There’s a temptation to be sniffy about this kind of chopping and changing; to bemoan a lack of patience among football’s higher-ups. It can work, though, whether you like it or not. It certainly has at Chelsea, and – since the Pozzos took over – Watford finished 3rd and 2nd in the Championship, and have become a solid lower-mid-table club over four seasons in the top flight. Not bad, for a team who’d only previously spent two seasons in the Prem… both of which they’d finished in last place.
So, now they’re back on Flores. He began his return with an impressive draw against Arsenal, which should have been a win, and a considerably less impressive 8-0 defeat to Man City. Watford sit bottom of the league, with two points from six games (eek), but I’d be extremely surprised if they actually went down. They’re only fifth-favourites to do so, per William Hill, and I think they should be higher than that.
Let’s not panic on this one just yet.
17) Aston Villa
League Position: 18th
Finished 18/19: 5th (Championship)
This may well prove a ‘be careful what you wish for’ season for Villa fans. You’d always rather your team play in the top flight, I suppose… but there’s simply a sense that this all arrived too early.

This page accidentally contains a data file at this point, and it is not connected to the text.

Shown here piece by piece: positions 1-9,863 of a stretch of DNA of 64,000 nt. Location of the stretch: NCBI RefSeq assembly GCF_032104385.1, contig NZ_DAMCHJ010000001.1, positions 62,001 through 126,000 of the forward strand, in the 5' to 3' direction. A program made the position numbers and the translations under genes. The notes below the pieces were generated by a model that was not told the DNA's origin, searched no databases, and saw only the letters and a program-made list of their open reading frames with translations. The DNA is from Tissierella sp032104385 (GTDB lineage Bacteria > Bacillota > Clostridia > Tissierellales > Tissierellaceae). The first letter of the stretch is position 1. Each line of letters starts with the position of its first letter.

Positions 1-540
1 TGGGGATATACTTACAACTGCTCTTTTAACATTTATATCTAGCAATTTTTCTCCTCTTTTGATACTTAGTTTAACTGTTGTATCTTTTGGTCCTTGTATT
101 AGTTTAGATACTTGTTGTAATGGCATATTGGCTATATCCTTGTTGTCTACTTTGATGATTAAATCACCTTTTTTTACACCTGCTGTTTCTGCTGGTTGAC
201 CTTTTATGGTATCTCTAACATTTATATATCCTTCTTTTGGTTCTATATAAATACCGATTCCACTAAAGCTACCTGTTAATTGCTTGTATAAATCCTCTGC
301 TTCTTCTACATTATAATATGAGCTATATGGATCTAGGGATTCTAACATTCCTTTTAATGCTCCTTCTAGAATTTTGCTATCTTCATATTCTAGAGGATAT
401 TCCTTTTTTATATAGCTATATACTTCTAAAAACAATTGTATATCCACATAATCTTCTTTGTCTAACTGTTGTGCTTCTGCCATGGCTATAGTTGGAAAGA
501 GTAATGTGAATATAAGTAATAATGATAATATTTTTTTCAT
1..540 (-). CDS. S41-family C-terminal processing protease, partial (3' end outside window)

Aston Villa only came 5th in the Championship last season, after all, and seemed less Premier League-ready than Leeds, West Brom, and probably Derby too. They finished a hefty 13 points worse off than Sheffield United, and this form has carried over so far. The Blades have adapted well, winning two, drawing two and losing two, and are settled nicely into mid-table. Villa have only won once – at home to a thus far dreadful Everton side – drawn once, and lost four times.
The obvious hope is that the massive summer outlay – over £133million – starts to pay dividends soon. The obvious counter is that signing a ton of players at once – that £133mill was spread across 12 players – rarely works. Just last season Fulham made it rain after their promotion… and ended up finishing with 26pts from 38 games.
I certainly wouldn’t be shocked to see Villa go straight back down again, but they do have Premier League pedigree, and if they hit with just a couple of those (many) signings, they should have enough to cling on to survival.